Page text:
© 2015 – Routledge
Health rights litigation is still an emerging phenomenon in Africa, despite the constitutions of many African countries having provisions to advance the right to health. Litigation can provide a powerful tool not only to hold governments accountable for failure to realise the right to health, but also to empower the people to seek redress for the violation of this essential right. With contributions from activists and scholars across Africa, the collection includes a diverse range of case studies throughout the region, demonstrating that even in jurisdictions where the right to health has not been explicitly guaranteed, attempts have been made to litigate on this right. The collection focusses on understanding the legal framework for the recognition of the right to health, the challenges people encounter in litigating health rights issues and prospects of litigating future health rights cases in Africa. The book also takes a comparative approach to litigating the right to health before regional human rights bodies. This book will be valuable reading to scholars, researchers, policymakers, activists and students interested in the right to health.
"Litigating the Right to Health in Africa provides an essential analysis of the right to health as is exists across the African region. Not only does the edited collection examine current trends in how socioeconomic rights are protected through national courts, but it also serves as a guidebook for future litigation efforts. Overall, Durojaye’s compilation will be of significant utility to those actors engaged in the work of advancing strategic health rights litigation in Africa and beyond."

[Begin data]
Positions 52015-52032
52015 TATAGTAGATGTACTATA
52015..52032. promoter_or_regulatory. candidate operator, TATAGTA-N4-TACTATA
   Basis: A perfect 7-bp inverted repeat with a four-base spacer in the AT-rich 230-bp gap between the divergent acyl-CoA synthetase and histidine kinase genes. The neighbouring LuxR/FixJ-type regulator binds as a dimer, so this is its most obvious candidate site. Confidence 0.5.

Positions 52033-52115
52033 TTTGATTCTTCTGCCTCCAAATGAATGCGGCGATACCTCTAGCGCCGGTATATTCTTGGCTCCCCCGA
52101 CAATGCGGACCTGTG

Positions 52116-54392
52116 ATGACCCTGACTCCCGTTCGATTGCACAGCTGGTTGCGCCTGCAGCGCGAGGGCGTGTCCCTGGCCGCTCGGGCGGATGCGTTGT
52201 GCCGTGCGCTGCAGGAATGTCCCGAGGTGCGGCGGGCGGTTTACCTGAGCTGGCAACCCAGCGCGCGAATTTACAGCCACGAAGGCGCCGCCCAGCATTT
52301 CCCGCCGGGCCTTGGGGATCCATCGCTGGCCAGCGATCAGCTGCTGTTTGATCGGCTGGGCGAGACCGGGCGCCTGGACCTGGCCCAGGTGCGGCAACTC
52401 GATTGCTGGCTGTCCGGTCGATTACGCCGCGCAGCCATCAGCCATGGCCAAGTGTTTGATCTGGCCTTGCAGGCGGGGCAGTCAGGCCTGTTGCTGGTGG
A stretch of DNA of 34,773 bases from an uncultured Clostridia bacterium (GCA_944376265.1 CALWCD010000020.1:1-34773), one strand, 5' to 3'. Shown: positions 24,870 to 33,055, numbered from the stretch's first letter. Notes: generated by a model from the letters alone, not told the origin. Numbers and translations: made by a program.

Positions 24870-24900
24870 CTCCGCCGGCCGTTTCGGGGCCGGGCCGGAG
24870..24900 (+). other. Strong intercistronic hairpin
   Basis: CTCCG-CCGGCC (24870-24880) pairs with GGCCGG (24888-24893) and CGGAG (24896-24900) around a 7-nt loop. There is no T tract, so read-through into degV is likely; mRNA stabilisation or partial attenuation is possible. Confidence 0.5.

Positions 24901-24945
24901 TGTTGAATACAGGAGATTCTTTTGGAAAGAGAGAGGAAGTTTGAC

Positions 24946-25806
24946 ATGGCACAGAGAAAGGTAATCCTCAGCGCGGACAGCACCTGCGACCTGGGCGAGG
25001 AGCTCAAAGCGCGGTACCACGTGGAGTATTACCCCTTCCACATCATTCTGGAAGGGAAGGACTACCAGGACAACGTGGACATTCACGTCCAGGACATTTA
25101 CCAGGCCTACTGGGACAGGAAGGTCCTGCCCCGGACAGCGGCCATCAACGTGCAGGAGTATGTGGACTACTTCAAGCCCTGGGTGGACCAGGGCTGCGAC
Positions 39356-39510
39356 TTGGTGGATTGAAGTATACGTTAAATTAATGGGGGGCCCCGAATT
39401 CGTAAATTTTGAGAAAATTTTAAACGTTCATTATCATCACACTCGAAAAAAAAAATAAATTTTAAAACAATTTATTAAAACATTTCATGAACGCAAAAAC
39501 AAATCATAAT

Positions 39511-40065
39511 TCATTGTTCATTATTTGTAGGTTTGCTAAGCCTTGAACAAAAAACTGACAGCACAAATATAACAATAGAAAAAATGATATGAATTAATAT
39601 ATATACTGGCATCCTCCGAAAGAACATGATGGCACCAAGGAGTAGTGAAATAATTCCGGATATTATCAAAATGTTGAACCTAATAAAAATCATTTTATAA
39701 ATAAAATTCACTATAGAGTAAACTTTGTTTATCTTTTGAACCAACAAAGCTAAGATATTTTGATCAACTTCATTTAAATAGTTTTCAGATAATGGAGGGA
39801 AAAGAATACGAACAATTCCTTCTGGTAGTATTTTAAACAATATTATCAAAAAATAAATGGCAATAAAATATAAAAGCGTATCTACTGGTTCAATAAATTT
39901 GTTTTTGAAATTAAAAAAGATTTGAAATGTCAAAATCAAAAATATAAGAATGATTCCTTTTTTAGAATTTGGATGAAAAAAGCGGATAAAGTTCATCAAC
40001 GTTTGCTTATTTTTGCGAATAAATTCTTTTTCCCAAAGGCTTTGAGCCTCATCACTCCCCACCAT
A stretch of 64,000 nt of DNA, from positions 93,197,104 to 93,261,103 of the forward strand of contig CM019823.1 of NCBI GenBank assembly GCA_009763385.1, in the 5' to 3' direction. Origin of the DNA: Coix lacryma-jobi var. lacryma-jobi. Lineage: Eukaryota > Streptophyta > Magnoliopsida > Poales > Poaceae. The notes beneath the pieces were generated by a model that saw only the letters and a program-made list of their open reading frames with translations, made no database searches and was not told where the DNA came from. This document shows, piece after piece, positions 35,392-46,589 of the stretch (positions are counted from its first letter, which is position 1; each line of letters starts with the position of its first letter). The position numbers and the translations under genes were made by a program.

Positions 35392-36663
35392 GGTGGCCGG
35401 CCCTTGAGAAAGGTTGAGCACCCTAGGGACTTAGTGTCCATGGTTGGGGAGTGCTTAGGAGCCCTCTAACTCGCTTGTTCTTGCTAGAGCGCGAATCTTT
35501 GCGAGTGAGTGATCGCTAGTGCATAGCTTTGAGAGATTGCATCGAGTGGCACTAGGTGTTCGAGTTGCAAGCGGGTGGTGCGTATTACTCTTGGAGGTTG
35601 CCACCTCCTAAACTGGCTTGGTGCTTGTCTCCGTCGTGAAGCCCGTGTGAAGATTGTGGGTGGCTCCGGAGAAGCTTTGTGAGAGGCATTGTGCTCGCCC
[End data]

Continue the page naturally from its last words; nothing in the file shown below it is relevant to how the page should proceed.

Ciara O’Connell, University of Sussex, Health and Human Rights Journal
Preface; Introduction: the relevance of health rights litigation in Africa, Ebenezer Durojaye. Part I The Normative Framework on the Right to Health: The normative framework on the right to health under international human rights law, Olubayo Oluduro and Ebenezer Durojaye; A human rights-based approach to realising access to sexual and reproductive health rights in sub-Saharan Africa, Gladys Mirugi-Mukundi. Part II Country Case Studies: The domestic legal enforcement of the right to health in Malawi: appraising the litigation potential, Enoch MacDonnell Chilemba; Litigating the right to health care in South Africa, Emma Justine Broster; Litigating the right to health in Uganda: the necessity for innovation and activism, Salima Namusobya; Litigating health rights issues: the Nigerian experience, Josephine Odikpo and Ebenezer Durojaye; The right to health in Mauritius: is the state doing enough or is the constitutional protection of the right to health still required?, Amar Roopanand Mahadew; Litigating the right to health in Kenya: an analysis of selected cases, Jacinta Nyachae and Paul Ogendi; Challenges in litigating the right to health in Mozambique: a critical analysis, Satang Nabaneh. Part III Comparative Regional Study: Keeping promises: litigation as a strategy to concretise the right to health in Africa, Judy A. Oder; The protection of the right to health through individual petitions before the inter-American system of human rights, Oscar Parra-Vera. Index.